9. Stavins, Robert & Whitehead, Bradley, 1996. "The Next Generation of Market-Based Environmental Policies," Discussion Papers dp-97-10, Resources For the Future.
  10. Ellerman, A. Denny & Montero, Juan-Pablo, 1998. "The Declining Trend in Sulfur Dioxide Emissions: Implications for Allowance Prices," Journal of Environmental Economics and Management, Elsevier, vol. 36(1), pages 26-45, July.
  11. Downing, Paul B. & White, Lawrence J., 1986. "Innovation in pollution control," Journal of Environmental Economics and Management, Elsevier, vol. 13(1), pages 18-29, March.
  12. Dallas Burtraw & Alan Krupnick & Erin Mansur & David Austin & Deirdre Farrell, 1998. "Costs And Benefits Of Reducing Air Pollutants Related To Acid Rain," Contemporary Economic Policy, Western Economic Association International, vol. 16(4), pages 379-400, October.
  13. Spulber, Daniel F., 1985. "Effluent regulation and long-run optimality," Journal of Environmental Economics and Management, Elsevier, vol. 12(2), pages 103-116, June.
  14. Stavins, Robert, 1998. "Market-Based Environmental Policies," Discussion Papers dp-98-26, Resources For the Future.
  15. Burtraw, Dallas & Krupnick, Alan & Austin, David & Farrell, Deirdre & Mansur, Erin, 1997. "The Costs and Benefits of Reducing Acid Rain," Discussion Papers dp-97-31-rev, Resources For the Future.
  16. Milliman, Scott R. & Prince, Raymond, 1989. "Firm incentives to promote technological change in pollution control," Journal of Environmental Economics and Management, Elsevier, vol. 17(3), pages 247-265, November.
  17. Johannesson, Magnus & Johansson, Per-Olov, 1996. "To Be, or Not to Be, That Is the Question: An Empirical Study of the WTP for an Increased Life Expectancy at an Advanced Age," Journal of Risk and Uncertainty, Springer, vol. 13(2), pages 163-74, September.
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Citations

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Cited by:
  1. Paul Lanoie & Jérémy Laurent‐Lucchetti & Nick Johnstone & Stefan Ambec, 2011. "Environmental Policy, Innovation and Performance: New Insights on the Porter Hypothesis," Journal of Economics & Management Strategy, Wiley Blackwell, vol. 20(3), pages 803-842, 09.
  2. Burtraw, Dallas & Palmer, Karen & Krupnick, Alan & Evans, David & Toth, Russell, 2005. "Economics of Pollution Trading for SO2 and NOx," Discussion Papers dp-05-05, Resources For the Future.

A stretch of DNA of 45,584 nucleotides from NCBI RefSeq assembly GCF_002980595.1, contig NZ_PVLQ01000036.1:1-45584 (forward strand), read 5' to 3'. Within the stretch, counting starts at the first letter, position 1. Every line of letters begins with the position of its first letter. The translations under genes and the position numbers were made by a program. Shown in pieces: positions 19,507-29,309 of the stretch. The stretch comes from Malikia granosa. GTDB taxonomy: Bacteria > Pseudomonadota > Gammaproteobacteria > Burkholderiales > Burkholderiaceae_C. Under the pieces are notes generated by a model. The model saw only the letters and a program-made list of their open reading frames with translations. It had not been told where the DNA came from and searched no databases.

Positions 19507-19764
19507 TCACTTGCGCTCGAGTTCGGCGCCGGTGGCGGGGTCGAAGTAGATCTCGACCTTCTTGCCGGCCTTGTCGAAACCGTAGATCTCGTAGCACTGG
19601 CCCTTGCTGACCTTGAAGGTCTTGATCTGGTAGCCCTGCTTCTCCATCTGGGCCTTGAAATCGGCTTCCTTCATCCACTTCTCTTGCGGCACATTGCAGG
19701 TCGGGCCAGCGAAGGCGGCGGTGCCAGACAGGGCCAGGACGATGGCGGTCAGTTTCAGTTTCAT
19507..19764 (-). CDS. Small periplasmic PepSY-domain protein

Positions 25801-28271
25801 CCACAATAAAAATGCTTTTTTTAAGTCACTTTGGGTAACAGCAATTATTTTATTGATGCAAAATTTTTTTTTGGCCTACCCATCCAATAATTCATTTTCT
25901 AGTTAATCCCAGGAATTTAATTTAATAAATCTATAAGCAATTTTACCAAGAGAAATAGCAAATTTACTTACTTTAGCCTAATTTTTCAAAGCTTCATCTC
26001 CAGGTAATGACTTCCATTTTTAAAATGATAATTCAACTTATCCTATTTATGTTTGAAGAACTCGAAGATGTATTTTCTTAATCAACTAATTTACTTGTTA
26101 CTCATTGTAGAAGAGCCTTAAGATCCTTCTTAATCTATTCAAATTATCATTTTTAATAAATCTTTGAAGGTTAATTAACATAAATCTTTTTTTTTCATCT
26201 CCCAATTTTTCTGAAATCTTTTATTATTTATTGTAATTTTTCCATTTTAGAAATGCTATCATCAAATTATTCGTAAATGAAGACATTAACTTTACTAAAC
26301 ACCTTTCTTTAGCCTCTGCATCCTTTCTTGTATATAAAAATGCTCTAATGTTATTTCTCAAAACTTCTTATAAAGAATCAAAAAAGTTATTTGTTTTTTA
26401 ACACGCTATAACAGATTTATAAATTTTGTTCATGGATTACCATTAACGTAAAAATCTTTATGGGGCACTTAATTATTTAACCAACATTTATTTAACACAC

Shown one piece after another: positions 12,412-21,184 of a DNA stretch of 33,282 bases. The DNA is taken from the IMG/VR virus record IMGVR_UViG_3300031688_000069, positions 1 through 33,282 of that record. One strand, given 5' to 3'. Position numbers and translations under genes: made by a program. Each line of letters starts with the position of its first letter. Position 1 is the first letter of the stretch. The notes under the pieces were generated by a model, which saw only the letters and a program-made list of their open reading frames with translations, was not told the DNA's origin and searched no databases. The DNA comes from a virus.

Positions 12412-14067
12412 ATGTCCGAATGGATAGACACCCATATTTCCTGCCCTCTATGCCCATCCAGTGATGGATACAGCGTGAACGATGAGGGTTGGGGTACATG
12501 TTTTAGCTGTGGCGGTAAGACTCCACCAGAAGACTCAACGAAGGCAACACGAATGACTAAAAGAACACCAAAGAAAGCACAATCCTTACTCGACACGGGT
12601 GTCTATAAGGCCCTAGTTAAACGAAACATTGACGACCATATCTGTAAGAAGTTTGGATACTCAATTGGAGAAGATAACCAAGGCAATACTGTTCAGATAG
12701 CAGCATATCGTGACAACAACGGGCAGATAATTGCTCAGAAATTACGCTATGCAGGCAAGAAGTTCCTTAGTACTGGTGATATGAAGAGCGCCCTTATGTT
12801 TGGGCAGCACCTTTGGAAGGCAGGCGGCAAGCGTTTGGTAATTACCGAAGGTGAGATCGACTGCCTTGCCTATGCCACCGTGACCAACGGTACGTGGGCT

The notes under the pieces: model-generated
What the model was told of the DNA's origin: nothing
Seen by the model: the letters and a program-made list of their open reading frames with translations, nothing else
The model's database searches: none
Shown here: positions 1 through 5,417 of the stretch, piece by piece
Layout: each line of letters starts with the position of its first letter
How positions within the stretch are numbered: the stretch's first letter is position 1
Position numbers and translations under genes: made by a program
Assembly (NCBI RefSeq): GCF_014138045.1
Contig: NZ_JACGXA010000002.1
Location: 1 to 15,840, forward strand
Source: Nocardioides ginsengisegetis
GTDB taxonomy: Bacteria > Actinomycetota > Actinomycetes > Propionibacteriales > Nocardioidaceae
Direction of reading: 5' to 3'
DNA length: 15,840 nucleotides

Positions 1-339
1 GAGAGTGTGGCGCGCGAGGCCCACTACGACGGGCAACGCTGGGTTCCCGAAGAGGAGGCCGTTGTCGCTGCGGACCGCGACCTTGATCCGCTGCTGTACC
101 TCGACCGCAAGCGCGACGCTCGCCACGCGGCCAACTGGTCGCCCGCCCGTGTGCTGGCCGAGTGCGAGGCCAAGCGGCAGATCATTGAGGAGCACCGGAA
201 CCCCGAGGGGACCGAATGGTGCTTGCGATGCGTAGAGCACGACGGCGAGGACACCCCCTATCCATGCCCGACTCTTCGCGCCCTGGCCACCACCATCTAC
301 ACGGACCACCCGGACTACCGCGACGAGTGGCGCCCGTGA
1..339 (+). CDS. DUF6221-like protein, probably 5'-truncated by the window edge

3. Ambec, S. & Garapin, A. & Muller, L. & Reynaud, A. & Sebi, C., 2013. "Comparing regulations to protect the commons: an experimental investigation," Working Papers 2013-07, Grenoble Applied Economics Laboratory (GAEL).
  4. Burtraw, Dallas, 2007. "State Efforts to Cap the Commons: Regulating Sources or Consumers?," Discussion Papers dp-07-49, Resources For the Future.
  5. MacGill, Iain & Outhred, Hugh & Nolles, Karel, 2006. "Some design lessons from market-based greenhouse gas regulation in the restructured Australian electricity industry," Energy Policy, Elsevier, vol. 34(1), pages 11-25, January.
  6. Paul Lanoie & Stefan Ambec & Iain Scott, 2007. "When and Why Does it Pay to be Green?," CIRANO Burgundy Reports 2007rb-03, CIRANO.
  7. Elbakidze, Levan & McCarl, Bruce A., 2007. "Sequestration offsets versus direct emission reductions: Consideration of environmental co-effects," Ecological Economics, Elsevier, vol. 60(3), pages 564-571, January.
  8. David Popp, 2003. "Pollution control innovations and the Clean Air Act of 1990," Journal of Policy Analysis and Management, John Wiley & Sons, Ltd., vol. 22(4), pages 641-660.
  9. Berry, David, 2002. "The market for tradable renewable energy credits," Ecological Economics, Elsevier, vol. 42(3), pages 369-379, September.
  10. Grover, David, 2013. "The ‘advancedness’ of knowledge in pollution-saving technological change with a qualitative application to SO2 cap and trade," Ecological Economics, Elsevier, vol. 89(C), pages 123-134.